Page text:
Nutrition. I should say at the outset that when it comes to nutrition, that nobody really knows. There’s so many competing theories, and such a scarcity of compelling data to support most of it. Also, few folks ever bring up the obvious point that all nutritional advice may not be right for everyone. Taken together it seems likely that (at minimum) our divergent genetic, epigenetic and gut bacteria profiles play a significant role on our individual metabolic output. This is a separate post for sure. It’s worth bearing in mind that the placebo effect is strong and real. So nutrition may fall into that bucket. But the beauty is that it may not matter! Even if you knowingly take a sugar pill to help some ailment it still can work. I wouldn’t rule that out. Anyway, I’ve implemented some practices into my lifestyle that have at least a modicum of data supporting them (and that literally, pass the smell test), specifically:

  • Intermittent/fasting until noon, and no eating after 8pm. The idea is to reduce the feeding window to 8 hours/day to limit supplies to the ‘cancer army’. Some rat models suggest this has an anti-tumor effect. A less fancy way to say this is that I skip breakfast. I’ve fasted a few days for 24 hours but haven’t gotten carried away.
  • Sip green tea (all day) – 5 cups minimum. Steep it ’til it’s bitter (8-10 min) to release all the catecheins, especially the most potent one called EGCG. Note that other teas, (e.g., black) are less helpful due to effects of oxidiation.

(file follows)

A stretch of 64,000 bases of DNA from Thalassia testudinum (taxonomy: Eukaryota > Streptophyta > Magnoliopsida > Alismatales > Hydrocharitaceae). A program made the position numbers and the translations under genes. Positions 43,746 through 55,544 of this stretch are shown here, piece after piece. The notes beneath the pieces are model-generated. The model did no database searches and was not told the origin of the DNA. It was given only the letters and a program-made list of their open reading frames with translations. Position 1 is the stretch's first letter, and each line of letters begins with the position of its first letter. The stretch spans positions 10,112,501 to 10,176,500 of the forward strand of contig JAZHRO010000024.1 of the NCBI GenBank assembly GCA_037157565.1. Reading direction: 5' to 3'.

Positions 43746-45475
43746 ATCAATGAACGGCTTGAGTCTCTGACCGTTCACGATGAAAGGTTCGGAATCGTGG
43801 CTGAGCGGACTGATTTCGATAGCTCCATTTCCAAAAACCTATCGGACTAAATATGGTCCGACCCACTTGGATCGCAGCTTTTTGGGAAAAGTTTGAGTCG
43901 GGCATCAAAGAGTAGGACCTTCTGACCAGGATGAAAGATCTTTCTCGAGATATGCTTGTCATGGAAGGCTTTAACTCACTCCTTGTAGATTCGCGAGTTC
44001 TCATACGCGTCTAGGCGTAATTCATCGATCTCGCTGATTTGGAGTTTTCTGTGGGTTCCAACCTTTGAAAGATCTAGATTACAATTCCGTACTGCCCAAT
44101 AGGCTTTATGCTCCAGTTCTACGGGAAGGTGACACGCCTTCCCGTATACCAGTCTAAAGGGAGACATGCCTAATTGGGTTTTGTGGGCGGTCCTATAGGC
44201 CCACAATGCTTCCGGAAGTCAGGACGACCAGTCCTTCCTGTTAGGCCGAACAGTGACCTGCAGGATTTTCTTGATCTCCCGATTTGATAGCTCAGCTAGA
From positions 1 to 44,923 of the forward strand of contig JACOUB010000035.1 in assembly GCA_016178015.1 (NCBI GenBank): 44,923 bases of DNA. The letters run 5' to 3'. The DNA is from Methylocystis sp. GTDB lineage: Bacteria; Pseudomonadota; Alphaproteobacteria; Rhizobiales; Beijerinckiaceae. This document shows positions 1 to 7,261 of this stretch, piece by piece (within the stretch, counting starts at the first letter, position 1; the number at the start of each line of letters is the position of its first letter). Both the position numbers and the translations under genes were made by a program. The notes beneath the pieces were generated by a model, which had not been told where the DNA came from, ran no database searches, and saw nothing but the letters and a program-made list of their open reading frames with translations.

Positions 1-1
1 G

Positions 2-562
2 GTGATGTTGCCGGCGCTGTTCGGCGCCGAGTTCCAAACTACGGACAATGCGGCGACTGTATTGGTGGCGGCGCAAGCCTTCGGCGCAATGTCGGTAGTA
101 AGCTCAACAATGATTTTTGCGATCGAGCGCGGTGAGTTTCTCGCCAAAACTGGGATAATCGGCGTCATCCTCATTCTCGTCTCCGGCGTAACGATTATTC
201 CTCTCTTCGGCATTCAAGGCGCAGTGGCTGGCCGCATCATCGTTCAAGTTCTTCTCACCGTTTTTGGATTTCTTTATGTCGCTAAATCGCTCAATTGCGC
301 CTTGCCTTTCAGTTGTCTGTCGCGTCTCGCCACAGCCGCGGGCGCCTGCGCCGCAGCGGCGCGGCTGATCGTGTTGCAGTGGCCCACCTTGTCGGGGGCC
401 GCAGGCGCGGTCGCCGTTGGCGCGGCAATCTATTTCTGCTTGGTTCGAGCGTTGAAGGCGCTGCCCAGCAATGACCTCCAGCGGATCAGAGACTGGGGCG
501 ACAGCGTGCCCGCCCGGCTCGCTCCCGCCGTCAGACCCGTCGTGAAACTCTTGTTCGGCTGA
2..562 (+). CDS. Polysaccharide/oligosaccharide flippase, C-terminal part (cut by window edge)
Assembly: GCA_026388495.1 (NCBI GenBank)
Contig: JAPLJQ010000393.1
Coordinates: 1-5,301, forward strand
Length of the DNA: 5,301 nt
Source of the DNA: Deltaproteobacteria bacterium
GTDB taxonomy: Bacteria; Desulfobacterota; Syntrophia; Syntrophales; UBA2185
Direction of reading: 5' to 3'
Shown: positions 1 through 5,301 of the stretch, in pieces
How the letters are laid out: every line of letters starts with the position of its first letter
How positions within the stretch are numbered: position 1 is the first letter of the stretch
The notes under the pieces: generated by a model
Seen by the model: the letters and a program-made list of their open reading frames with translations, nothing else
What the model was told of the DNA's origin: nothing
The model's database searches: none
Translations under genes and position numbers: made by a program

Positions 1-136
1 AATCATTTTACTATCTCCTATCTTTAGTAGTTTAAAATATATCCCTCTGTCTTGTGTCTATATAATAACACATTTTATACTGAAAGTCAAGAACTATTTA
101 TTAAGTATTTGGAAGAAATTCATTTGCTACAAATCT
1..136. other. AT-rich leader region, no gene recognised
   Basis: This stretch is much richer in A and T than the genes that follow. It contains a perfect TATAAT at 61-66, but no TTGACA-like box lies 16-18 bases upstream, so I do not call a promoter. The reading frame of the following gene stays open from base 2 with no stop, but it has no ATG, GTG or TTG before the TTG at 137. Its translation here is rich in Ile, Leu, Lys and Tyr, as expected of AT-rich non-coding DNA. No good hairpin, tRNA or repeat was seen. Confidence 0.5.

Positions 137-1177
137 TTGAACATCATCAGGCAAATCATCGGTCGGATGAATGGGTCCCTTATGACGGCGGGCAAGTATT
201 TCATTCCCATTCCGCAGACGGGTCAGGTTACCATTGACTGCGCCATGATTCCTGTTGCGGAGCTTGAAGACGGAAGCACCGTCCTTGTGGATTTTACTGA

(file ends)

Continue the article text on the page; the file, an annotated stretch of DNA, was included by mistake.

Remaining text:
• Lots of turmeric in food (sautee in olive oil, black pepper activates).
  • Eat more vegetables. Lots of stir fry including cabbage, carrots, garlic, tomato. Lots of shredded cabbage-based salads.
  • Eat less protein than usual. I think I require less than I did before. Following my body’s lead here. I mostly skip protein at meals if I don’t crave it. Used to think I should always have it in meals. Nonsense.
  • Pescatarian diet and minimal dairy (if so, high quality cheese). Some studies positively link dairy consumption, meat with lymphoma. I’ve eaten a bit of meat if my body felt like it needed it, once a week if at all and mostly Friday night for Shabbat. No harm done.
  • Consume minimal white/refined carbs and close to zero sugar. This one hardly seems controversial. I will buckle for butter croissants though.
  • Overall I’ve been eating less. I don’t feel worse for it. In fact I feel better.

Physical

  • Workout every day – whatever modality. It’s just hygiene, like brushing teeth. Not worth over complicating it with various fads.

Community

  • I haven’t spoken enough about this. I’ve gotten so much positivity from all sides that it’s hard to believe all that energy didn’t help. If I had to pick one element only and point to that as the cause of this outcome this would be the one. It’s all about the people and the love. That’s what matters in the end. It’s unfortunate that it sometimes takes an event as horrible as cancer to deepen bonds between us. But it’s better than not having it happen at all. I feel blessed.